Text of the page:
Are you running on fumes right now? Is your tank on empty? If you're looking at Joshua 1:9 and thinking that strength and courage must come from within you, you might be feeling even more depleted and defeated. Thankfully Isaiah reminds us that God is the giver of the very thing He requests, and when we lean in to Him, He provides more than enough.

Spiritual Steroids

Joseph Castaneda



When it comes to character qualities desired by most, strength would likely be near the top of all of our lists. People who are strong, people who demonstrate inner resolve and an unbending will in the face of opposition are usually admired and honored, and their strength becomes a source of inspiration for others.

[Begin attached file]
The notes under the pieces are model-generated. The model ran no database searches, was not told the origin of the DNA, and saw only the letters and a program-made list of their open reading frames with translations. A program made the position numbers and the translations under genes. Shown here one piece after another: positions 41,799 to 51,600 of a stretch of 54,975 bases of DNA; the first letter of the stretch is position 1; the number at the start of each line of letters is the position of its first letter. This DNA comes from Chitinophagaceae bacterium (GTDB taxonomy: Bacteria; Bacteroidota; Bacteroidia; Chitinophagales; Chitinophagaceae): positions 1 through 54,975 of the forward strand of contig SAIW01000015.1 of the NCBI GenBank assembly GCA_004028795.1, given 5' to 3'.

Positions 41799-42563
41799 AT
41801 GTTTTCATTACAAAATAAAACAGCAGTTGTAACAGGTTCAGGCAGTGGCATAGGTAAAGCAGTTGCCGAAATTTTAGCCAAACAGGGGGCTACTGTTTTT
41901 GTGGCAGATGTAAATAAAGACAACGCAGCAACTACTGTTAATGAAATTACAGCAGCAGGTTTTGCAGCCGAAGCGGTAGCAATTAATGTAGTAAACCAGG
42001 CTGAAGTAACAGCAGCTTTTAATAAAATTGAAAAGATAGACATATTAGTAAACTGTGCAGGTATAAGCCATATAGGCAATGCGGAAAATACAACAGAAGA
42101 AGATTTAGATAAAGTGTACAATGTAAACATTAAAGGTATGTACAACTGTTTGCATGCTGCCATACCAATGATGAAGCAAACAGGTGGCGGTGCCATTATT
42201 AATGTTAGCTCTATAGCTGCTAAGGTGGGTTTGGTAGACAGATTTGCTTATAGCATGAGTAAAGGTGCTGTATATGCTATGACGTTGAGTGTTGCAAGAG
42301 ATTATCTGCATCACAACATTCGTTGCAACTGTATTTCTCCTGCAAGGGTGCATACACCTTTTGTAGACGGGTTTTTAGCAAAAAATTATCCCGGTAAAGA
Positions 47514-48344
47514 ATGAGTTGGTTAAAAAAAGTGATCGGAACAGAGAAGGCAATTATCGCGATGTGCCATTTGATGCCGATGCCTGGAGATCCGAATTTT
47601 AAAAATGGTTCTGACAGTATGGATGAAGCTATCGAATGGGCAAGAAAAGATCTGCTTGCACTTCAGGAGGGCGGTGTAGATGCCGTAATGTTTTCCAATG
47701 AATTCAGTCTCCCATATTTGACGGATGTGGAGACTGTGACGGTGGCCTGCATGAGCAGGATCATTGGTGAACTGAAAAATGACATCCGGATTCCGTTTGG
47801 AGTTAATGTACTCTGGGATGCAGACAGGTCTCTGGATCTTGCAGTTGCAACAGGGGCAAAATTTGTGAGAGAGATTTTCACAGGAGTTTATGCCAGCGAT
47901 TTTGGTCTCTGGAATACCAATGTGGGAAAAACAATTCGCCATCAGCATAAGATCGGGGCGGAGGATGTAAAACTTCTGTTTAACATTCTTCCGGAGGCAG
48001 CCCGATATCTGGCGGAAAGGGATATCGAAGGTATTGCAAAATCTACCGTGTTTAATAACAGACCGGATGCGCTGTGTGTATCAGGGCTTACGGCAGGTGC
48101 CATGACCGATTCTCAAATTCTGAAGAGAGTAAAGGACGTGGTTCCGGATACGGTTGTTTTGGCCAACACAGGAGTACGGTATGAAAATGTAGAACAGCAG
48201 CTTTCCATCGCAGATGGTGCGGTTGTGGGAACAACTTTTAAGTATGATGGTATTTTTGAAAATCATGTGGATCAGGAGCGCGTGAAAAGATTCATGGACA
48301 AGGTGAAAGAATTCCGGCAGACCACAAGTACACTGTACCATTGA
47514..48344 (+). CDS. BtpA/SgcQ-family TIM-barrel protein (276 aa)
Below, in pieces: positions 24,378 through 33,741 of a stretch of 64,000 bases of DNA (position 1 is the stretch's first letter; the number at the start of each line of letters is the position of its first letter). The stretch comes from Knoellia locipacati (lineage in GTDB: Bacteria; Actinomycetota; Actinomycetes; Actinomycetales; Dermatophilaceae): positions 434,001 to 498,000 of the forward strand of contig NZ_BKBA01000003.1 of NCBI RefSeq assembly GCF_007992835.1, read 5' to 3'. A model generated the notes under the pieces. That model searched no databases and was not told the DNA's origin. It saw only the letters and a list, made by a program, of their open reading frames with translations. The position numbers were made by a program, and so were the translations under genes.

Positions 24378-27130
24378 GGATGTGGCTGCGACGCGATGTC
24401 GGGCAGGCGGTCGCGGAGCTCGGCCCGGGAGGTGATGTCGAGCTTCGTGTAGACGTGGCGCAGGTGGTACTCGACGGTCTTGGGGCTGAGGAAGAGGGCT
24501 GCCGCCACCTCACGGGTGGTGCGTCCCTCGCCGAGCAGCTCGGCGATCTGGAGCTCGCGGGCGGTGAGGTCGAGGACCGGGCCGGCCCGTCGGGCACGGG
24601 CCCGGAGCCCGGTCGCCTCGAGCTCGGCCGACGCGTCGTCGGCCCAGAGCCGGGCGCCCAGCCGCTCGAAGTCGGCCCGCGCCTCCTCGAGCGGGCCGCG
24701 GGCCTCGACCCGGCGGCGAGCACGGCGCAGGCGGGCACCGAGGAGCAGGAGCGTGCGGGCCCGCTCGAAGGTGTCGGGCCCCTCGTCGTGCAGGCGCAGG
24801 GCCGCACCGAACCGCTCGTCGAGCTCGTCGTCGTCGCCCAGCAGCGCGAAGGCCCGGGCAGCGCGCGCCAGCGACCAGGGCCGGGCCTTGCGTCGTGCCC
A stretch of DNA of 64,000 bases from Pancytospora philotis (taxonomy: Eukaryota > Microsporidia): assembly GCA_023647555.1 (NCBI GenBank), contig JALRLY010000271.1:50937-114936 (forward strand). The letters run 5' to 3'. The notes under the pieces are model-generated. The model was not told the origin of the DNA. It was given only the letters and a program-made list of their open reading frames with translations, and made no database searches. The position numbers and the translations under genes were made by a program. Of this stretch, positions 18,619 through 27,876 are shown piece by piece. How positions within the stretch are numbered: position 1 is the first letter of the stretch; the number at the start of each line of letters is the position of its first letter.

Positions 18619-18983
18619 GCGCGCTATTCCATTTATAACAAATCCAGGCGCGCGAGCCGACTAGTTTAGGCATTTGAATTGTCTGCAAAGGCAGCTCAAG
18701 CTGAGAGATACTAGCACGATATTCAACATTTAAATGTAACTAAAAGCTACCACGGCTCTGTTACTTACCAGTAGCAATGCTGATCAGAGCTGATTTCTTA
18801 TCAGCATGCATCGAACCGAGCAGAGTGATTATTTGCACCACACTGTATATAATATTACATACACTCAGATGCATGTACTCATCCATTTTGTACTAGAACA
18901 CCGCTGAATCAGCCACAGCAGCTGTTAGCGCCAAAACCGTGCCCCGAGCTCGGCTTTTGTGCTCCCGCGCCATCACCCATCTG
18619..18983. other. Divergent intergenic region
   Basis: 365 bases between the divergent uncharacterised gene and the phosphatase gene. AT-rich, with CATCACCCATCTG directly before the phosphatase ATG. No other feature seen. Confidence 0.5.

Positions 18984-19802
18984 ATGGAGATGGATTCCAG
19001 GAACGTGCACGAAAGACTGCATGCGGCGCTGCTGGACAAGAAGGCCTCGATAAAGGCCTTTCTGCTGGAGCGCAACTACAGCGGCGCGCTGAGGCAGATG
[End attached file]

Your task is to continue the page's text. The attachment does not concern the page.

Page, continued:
The Scriptures give us many examples of men and women who were strong, and without question, David was one of those men. We're talking about a man who faced a giant—enduring the scorn and disbelief of his own brothers!—when he was probably 13 or 14 years old. We're talking about a man who had to hit road and run from King Saul from about the time he was 17 years old, until the time he became king nearly 15 years later! We're talking about a man who ruled a land caught up in turmoil and brought unity to millions of people. We're talking about a man who worshipped with unmatched passion while being mocked by his own wife. We're talking about a man who was chased out of his palace by the uprising of his own son, and who would later return and restore a broken kingdom. We're talking about a man who would confess a heinous sin and willingly accept the consequences handed down by God. We're talking about a man who was very strong.